This is a brilliant and provocative choice of Christmas gift for the techie/business person in your life. Actually, I am neither of those and I loved it. I liked how the author is prophetic, but doesn’t preach doom and gloom… yes, the future will be very different, but let’s be optimistic and embrace change rather than shy away from it. Let’s be aware of what the future may bring and be part of steering and shaping it. Let’s realize that robots and artificial intelligence are inevitable and figure out how to best work with them. This is not just a cinematic brave new world, this is a possible reality for our grandchildren. How can we best prepare them?

If you’d rather listen than read, this is an excellent overview on youtube:

‘Being Mortal: Medicine and What Matters in the End’ by Atul Gawande

The old saying goes that once you have faced death, you can truly live. Trite but true. Of course we spend much of our lives taking very good care to see that we remain as healthy as possible for as long as possible, but the reality is still that we are going to die.

Atul Gawande, a medical doctor himself,  wrestles profoundly but personally with the dilemma of submitting ourselves to medical systems and mindsets that have been geared to prolonging life at all costs (a great strategy that has us living longer than ever before) but also coming to grips with the fact that at some point the inventions and interventions will no longer work and may actually increase suffering. In this pivotal moment, the important thing to remember is that we are mortal and the choices we make at the end of life need to be more around the quality of life remaining, even if those choices shorten life and involve refusing treatments that are available. The goal should not be a good death, but a good life to the very end. And that will look very different in each unique person, family, and situation. Gawande doesn’t offer solutions, just discusses the issues in a very accessible format.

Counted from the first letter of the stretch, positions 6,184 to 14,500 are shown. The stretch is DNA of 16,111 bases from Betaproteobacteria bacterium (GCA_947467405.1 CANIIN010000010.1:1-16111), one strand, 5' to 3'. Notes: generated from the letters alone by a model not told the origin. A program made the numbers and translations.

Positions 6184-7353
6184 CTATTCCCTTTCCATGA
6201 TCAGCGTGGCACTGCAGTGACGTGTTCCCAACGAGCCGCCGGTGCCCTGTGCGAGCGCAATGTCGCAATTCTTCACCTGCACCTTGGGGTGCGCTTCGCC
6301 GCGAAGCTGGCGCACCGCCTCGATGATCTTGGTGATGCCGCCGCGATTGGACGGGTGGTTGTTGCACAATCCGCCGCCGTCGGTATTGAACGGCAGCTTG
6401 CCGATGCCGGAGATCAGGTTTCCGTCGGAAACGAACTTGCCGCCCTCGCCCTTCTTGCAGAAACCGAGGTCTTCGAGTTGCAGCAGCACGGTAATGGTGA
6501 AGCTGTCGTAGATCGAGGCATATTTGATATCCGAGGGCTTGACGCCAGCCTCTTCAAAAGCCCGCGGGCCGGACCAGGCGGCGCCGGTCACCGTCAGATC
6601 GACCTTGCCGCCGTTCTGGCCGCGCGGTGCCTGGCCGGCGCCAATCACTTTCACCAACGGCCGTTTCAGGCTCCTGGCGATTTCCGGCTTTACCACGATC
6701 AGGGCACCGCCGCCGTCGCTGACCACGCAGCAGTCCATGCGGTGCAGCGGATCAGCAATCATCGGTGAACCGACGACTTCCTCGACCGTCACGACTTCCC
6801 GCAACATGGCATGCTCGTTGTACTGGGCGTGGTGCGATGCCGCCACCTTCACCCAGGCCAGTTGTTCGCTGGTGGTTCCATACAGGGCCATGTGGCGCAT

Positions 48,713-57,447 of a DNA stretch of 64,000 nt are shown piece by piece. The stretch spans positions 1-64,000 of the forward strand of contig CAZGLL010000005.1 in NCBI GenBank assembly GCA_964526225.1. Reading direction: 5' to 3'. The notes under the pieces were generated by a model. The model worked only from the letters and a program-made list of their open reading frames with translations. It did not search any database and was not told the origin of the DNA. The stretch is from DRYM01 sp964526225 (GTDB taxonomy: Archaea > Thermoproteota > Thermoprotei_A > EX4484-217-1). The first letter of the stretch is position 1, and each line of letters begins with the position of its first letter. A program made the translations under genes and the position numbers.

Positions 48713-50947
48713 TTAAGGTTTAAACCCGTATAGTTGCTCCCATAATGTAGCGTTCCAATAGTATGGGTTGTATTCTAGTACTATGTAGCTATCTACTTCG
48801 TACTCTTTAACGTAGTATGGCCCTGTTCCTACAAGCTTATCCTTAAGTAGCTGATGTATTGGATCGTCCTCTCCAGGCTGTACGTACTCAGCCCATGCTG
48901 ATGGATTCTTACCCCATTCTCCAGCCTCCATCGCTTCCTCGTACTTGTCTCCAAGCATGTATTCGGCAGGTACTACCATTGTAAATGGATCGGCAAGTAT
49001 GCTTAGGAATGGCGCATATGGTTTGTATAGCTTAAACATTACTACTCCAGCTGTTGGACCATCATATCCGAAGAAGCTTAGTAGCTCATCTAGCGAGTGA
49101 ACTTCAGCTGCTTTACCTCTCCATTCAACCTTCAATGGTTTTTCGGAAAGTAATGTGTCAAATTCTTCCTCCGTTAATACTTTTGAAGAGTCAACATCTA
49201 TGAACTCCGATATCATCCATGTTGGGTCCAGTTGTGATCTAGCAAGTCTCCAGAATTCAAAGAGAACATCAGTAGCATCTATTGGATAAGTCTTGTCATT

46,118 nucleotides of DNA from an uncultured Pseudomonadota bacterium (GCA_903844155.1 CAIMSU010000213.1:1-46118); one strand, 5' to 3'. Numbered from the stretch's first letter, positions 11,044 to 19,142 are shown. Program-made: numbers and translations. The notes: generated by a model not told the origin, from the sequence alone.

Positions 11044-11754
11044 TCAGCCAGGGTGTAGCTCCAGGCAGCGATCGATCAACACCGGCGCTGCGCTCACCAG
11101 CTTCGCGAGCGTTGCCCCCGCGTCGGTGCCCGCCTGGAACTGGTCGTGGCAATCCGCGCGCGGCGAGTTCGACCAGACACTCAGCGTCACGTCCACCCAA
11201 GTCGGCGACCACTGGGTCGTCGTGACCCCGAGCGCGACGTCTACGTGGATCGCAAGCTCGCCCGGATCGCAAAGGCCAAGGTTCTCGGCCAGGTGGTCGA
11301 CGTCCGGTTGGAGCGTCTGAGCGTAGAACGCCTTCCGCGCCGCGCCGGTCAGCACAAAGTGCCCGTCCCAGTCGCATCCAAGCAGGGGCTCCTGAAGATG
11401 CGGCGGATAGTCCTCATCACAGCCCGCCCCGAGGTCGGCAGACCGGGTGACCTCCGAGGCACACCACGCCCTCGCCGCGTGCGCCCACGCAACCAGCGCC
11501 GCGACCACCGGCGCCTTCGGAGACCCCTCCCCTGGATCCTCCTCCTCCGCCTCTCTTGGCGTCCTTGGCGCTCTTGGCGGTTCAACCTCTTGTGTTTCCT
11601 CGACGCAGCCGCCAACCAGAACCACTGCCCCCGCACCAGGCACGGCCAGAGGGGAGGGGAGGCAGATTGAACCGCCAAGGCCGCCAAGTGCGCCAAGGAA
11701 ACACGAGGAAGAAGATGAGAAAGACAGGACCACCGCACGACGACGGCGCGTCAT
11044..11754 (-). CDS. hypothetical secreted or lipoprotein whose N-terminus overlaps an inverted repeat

Gawande talks about nursing homes where the focus on safety can prevent a full and dignified assistance of individual needs. He points out the high value in hospice care as an alternative to further treatment, if that is available and appropriate. Unfortunately hospice is sometimes seen as a giving up or as a failure or weakness once everything else has been tried, rather than a positive alternative to being cared for in the final chapter that leads to fullness of life till the end. Useful and engaging, the stories he tells in the book give a dignified view of those who are in the process of giving up their independence to old age or illness. His models of care focus on living a meaningful life.

Through gently storytelling, the book is also very useful in walking the reader through difficult conversations, accepting hard truths, whether patient or carer.  The final chapter of our lives may have a fullness and a richness we could never have imagined, if the right choices are made. That chapter might include sharing memories, passing on wisdom and keepsakes, settling relationships, establishing legacies, making peace with God, and ensuring that those left behind will be ok. “As people become aware of the finitude of their life, they do not ask for much. They do not seek more riches. They do not seek more power. They ask only to be permitted, insofar as possible, to keep shaping the story of their life in the world–to make choices and sustain connection to others according to their own priorities.”